Writing to Heal
My writing career began at the age of ten as I was sitting in my walk-in closet writing in my journal. My mother had given me my first journal to help me cope with the loss of my grandmother, who had committed suicide the day before. My parents had been at work, and my grandmother, who lived with us, was looking after me. I had knocked on her bedroom door to ask if I could go swimming in a friend’s pool. She didn’t answer. With a child’s intuition, I sensed that something was wrong, so I scurried down the hall to phone my parents at work.
Many years later, I learned two things about my beloved grandmother, the woman who raised me: she ended her troubled life by taking an overdose of sleeping pills, and like me, she found solace in journal writing. In many ways, my grandmother has been the muse behind my own writing career.
Now, more than 45 years later, I remember my first journal as clearly as the last time I locked it up in my desk drawer. It was a maroon hardcover book with a protective plastic sheath. The pages were cream-colored and had no lines. On the top of every other page was a quote by the prophet Khalil Gibran, and each day his words inspired my own, which I wrote down with a green fountain pen. I deliberately chose green; it must have been a comforting color for me.
When she was alive, my grandmother had experienced a great deal of emotional pain, but she also knew that writing was her key to survival, as it has been mine. While growing up in Galicia, Poland, in the midst of World War I, she lost both her parents to cholera, and then had to fend for herself and her eight-year-old sister. She eventually emigrated to the United States and made a life for herself.
Many years after she passed away and when my parents were preparing to move, they found her journal in her closet and gave it to me. I devoured each and every word. The void she’d left in my life became stronger as the years progressed and I had my own health issues to deal with, such as being diagnosed with breast cancer at the age of 47. My illness inspired me to write down my grandmother’s life story, based upon the contents of her journal. Although at times the writing was painful, it did bring me close to her once again and help me more clearly understand the magnitude of her many hardships. The book was called Regina’s Closet: Finding My Grandmother’s Secret Journal, and was published in 2007.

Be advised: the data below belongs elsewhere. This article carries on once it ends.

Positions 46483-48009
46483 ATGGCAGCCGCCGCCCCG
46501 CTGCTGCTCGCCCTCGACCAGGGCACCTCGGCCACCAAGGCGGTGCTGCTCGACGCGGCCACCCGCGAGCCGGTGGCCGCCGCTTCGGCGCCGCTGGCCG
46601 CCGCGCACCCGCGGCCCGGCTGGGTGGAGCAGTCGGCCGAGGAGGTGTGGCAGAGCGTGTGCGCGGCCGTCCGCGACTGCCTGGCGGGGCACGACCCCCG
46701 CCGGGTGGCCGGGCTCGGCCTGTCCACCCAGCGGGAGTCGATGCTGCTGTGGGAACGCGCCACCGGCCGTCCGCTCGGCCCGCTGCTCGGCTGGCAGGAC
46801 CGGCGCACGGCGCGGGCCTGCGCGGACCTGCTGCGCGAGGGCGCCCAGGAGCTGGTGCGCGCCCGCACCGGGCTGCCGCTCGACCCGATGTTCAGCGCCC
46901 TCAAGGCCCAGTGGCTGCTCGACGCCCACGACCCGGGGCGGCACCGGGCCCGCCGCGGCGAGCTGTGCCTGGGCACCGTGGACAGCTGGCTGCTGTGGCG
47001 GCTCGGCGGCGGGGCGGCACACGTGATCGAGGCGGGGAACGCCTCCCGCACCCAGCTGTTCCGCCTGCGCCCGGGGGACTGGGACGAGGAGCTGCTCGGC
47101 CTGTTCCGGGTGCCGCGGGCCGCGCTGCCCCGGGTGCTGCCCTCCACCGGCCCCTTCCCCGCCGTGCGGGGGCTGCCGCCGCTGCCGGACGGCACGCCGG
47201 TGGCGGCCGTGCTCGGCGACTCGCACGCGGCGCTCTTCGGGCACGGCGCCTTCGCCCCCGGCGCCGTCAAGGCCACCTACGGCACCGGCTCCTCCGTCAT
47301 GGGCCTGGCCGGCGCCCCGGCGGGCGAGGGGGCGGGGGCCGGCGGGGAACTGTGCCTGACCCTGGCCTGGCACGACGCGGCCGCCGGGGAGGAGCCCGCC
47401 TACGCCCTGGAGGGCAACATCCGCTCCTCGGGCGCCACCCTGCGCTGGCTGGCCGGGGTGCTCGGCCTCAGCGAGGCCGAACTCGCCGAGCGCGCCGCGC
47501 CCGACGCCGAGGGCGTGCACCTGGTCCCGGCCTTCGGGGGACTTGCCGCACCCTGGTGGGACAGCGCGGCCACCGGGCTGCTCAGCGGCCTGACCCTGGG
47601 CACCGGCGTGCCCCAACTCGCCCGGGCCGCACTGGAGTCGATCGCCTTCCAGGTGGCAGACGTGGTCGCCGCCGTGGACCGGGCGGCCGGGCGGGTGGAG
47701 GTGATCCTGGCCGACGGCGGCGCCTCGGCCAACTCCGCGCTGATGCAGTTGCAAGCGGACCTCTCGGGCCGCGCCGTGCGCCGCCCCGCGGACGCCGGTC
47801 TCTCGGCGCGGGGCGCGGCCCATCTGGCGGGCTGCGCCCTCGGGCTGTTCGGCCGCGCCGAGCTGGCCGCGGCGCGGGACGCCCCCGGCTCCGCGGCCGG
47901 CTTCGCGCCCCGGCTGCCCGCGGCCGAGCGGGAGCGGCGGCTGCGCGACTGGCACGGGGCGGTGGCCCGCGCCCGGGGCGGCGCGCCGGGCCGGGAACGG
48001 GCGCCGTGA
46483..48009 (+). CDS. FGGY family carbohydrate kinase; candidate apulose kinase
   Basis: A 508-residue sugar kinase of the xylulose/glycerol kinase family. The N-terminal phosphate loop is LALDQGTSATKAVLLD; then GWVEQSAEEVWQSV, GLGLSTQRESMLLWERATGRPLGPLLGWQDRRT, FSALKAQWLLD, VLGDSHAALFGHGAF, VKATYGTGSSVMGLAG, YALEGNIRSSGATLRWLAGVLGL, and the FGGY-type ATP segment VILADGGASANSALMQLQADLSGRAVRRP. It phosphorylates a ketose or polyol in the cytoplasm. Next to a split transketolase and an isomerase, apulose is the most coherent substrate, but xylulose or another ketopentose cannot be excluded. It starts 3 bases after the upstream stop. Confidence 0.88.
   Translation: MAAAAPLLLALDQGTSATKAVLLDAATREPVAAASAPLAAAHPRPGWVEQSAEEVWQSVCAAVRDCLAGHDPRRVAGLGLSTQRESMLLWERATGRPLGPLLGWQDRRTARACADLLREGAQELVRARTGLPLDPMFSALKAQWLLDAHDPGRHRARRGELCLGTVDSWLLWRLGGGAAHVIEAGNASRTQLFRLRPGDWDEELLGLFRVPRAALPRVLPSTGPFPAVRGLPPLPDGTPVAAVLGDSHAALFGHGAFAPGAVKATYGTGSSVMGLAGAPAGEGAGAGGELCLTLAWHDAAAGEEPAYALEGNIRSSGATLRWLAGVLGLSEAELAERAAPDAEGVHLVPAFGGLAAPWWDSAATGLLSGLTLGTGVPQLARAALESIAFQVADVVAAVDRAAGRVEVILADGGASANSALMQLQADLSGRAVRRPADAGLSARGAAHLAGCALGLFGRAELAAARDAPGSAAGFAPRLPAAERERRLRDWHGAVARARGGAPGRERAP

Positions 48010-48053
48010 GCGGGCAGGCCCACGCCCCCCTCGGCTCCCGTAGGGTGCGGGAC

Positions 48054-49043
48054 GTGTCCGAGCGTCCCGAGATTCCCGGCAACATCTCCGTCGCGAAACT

My second memoir, Healing with Words: A Writer’s Cancer Journey, was also born during a difficult time in my life. This book began on the pages of my journal. It started with my own cancer story, but in the end, evolved into a self-help book for other women to chronicle their cancer journeys. Each chapter shared a phase of my experience, and at the end of each chapter there were journaling prompts for others to write their own stories. Not all journals turn into published books, but since I’m a writer, it seemed like a natural path for me.
Journals are a productive way to vent both small and large issues, such as problems with your boss or the death of a parent. It takes a great deal of energy to be angry at someone; it’s much healthier to drop the resentment, as one would a suitcase full of trash. Holding grudges is unhealthy and a heavy burden to bear. Once you’re able to forgive, it’s easier to gravitate to all the good things in your life.
Journaling is a cathartic way to spill your feelings on the page rather than on a particular individual. My attitude is: “Direct the rage to the page.” I have a writing colleague who says, “If it hurts, write harder,” and for years those words were posted above my computer until they simply became a part of me.
In the journaling classes I teach, I remind my students that they’re not being graded on their journal entries, and they should write whatever comes to their minds. I emphasize that there’s no right and wrong way to journal and that they’re writing for themselves and no one else.
James Pennebaker, the author of Writing to Heal, says, “Writing dissolves some of the barriers between you and others. If you write, it’s easier to communicate with others.” He does have one caveat that he calls “the flip-out rule,” which states that if you get too upset when writing, then simply stop. Pennebaker believes that there’s a certain type of writing that erupts when we’re faced with loss, death, abuse, depression, and trauma.
Whether affected by change, loss, or pain, finding the time to write is critical to the healing process. Some people prefer to journal about their experiences, while others may choose fiction or poetic modalities to help them escape their realities. Everyone must identify the genre most compatible with who they really are—the one they find the most liberating and empowering. In the end, that’s what it’s all about.
Some journaling tips:
- Find a quiet, uninterrupted time and place to write.
- Choose a notebook and writing utensil that inspires you.
- Use a centering ritual (light a candle, play music, meditate, stretch).
- Take a deep breath before beginning.
- Set aside your inner critic.
- Date your entries.
- Start by writing down your feelings and sensations.
- Write nonstop for 15 to 20 minutes.
- Save what you’ve written.
- Schedule your writing time.
Photo by Erin Kohlenberg